In the 19th century, the ideology of nationalism spread across Europe, taking hold in Finland too. During this time of national awakening, researchers and artists began to seek the material and immaterial roots of Finnish identity. The study of Finnish and Finno-Ugric languages was deemed important. Oral cultural traditions were preserved using an early recording device called a phonograph.
One of the unique objects in our museum collection is a document written in beautiful, elaborate handwriting, at the bottom of which are signatures and a large red wax seal attached with a string. The words Christina, Gud (‘God’) and Sverige (‘Sweden’) stand out on the first line. The document is the charter of the Royal Academy of Turku, written on parchment and dated 26 March 1640. This date is considered the anniversary and date of establishment of the current University of Helsinki.
In autumn 1827, soon after the Great Fire of Turku, Nicholas I of Russia decided to move the Academy to Helsinki, which had become the capital of the Grand Duchy of Finland 15 years earlier. Also transferred from Turku to Helsinki were the charter, folded in a silver box, and other objects that had survived the fire.
In May, the University of Helsinki is again organising several conferment ceremonies. To mark the occasion, our object of the month is the conferment outfit of the official garland-weaver of 1914.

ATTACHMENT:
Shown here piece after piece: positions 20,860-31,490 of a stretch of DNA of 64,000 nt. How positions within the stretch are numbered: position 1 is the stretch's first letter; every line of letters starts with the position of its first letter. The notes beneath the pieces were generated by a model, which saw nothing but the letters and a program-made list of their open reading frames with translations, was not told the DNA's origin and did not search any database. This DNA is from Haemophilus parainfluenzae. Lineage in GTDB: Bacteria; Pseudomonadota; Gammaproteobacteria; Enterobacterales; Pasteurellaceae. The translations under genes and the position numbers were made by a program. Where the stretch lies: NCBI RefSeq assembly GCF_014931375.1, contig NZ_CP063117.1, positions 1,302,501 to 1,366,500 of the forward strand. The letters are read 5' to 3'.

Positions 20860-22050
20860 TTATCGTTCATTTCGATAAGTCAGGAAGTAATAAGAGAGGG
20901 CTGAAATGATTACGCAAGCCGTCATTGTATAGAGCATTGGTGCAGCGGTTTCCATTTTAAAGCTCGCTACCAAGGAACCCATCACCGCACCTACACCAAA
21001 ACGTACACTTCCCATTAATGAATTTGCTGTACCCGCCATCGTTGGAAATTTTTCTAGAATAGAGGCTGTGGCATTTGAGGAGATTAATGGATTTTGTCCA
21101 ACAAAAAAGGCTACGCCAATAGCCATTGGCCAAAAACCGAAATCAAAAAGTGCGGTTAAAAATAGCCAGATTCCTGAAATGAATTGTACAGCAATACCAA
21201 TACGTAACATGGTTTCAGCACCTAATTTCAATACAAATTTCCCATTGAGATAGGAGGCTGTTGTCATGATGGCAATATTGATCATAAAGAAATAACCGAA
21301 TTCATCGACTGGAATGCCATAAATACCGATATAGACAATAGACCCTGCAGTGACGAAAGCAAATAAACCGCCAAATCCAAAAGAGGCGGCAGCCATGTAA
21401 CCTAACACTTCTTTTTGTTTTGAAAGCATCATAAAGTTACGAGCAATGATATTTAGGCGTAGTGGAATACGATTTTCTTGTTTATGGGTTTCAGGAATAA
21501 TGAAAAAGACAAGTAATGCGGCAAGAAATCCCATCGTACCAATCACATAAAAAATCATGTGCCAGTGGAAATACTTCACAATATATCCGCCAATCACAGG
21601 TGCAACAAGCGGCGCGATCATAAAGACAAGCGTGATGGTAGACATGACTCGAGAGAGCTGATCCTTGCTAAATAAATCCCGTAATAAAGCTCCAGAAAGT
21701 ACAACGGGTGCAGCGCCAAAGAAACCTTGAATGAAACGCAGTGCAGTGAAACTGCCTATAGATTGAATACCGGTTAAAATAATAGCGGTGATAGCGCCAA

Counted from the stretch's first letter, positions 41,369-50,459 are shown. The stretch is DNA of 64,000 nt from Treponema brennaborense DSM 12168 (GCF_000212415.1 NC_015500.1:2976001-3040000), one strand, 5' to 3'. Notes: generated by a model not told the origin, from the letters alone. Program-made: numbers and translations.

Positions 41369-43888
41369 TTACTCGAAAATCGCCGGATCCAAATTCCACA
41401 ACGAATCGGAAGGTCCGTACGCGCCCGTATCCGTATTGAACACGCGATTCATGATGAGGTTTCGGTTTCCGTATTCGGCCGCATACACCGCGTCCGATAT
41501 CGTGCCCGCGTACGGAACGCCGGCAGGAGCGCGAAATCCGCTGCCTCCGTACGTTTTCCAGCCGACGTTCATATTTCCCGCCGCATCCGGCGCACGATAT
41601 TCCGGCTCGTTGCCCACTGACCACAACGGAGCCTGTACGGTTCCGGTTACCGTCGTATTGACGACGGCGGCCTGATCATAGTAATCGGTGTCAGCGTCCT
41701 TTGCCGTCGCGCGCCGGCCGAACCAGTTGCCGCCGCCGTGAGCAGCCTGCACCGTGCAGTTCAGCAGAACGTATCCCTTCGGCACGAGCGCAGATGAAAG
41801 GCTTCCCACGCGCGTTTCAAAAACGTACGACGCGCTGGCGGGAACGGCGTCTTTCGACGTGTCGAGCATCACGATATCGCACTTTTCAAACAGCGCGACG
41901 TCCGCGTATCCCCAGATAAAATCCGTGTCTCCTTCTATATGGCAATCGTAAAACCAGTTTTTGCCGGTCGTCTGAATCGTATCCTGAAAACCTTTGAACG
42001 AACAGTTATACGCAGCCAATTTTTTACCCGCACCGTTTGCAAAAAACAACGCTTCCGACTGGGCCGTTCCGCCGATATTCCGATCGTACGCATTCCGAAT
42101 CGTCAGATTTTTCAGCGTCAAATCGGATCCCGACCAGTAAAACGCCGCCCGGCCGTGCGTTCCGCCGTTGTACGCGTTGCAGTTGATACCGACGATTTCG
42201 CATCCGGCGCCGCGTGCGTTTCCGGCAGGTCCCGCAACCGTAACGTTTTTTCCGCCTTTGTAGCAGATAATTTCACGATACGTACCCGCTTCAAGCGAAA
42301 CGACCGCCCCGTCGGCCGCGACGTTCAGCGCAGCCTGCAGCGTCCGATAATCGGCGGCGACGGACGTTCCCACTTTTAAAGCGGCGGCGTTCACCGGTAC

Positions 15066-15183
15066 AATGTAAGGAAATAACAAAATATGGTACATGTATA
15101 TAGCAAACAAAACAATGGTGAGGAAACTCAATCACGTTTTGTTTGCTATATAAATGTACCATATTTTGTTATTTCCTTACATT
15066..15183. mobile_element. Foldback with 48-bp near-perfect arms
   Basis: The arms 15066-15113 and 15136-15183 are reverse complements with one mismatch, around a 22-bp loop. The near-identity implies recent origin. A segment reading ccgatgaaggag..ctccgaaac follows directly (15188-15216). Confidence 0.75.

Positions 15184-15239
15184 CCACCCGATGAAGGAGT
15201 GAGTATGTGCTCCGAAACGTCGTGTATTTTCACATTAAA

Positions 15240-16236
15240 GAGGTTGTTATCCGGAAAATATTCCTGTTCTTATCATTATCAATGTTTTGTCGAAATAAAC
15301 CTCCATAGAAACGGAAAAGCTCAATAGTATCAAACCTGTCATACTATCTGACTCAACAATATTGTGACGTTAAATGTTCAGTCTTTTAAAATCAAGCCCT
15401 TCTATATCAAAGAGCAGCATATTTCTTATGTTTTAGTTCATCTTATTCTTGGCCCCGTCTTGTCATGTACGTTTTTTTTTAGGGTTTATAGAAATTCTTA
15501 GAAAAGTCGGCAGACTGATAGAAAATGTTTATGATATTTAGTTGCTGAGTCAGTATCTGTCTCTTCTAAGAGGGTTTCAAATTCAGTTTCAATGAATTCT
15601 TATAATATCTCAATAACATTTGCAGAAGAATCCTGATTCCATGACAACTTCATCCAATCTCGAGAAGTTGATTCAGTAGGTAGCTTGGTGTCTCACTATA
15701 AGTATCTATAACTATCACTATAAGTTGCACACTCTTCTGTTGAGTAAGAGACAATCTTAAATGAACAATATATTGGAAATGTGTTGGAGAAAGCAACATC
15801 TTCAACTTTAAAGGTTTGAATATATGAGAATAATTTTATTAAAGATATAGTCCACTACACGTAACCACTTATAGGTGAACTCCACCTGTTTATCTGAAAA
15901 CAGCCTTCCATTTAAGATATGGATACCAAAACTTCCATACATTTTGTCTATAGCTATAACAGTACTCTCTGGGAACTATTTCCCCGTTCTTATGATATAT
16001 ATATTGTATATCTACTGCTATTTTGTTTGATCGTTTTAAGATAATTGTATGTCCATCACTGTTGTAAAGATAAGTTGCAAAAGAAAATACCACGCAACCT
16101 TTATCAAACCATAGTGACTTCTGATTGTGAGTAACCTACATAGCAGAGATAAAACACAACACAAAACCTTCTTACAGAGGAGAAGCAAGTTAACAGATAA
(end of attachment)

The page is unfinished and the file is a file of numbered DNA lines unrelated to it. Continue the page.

The ballpoint pen replaced the refillable fountain pen in popular use in the 1960s. Since then, many accessories for fountain pens, such as ink bottles, cartridges and blotters, have largely vanished from desks and offices, and fountain pens have become collector’s items. Our object of the month, a wooden ink blotter, dates back to a period when fountain pens were still widely used. Its original owner was President and Professor Kaarlo Juho Ståhlberg.
In October 1827, Tsar Nicholas I of Russia ordered that the Imperial Academy of Turku be transferred to Helsinki, the new capital of the Grand Duchy of Finland. The fate of the Academy was sealed by the Great Fire of Turku in September 1827. It was decided that the new buildings constructed for the university in Helsinki would form part of the emerging city centre. The German architect Carl Ludvig Engel was tasked with designing the buildings.
Engel produced four series of drawings of the University’s Main Building, one of which is included in the collections of the Helsinki University Museum. A drawing of a longitudinal section and of the south façade demonstrates how some of the plans for this magnificent building came to fruition, but others were never realised.
A handsome young man with curly hair stands in a corridor on the fourth floor of the University of Helsinki Main Building. He is naked and leaning his weight on one of his legs. His eyes are downcast and his expression is sombre and slightly melancholy. Is he Antinous?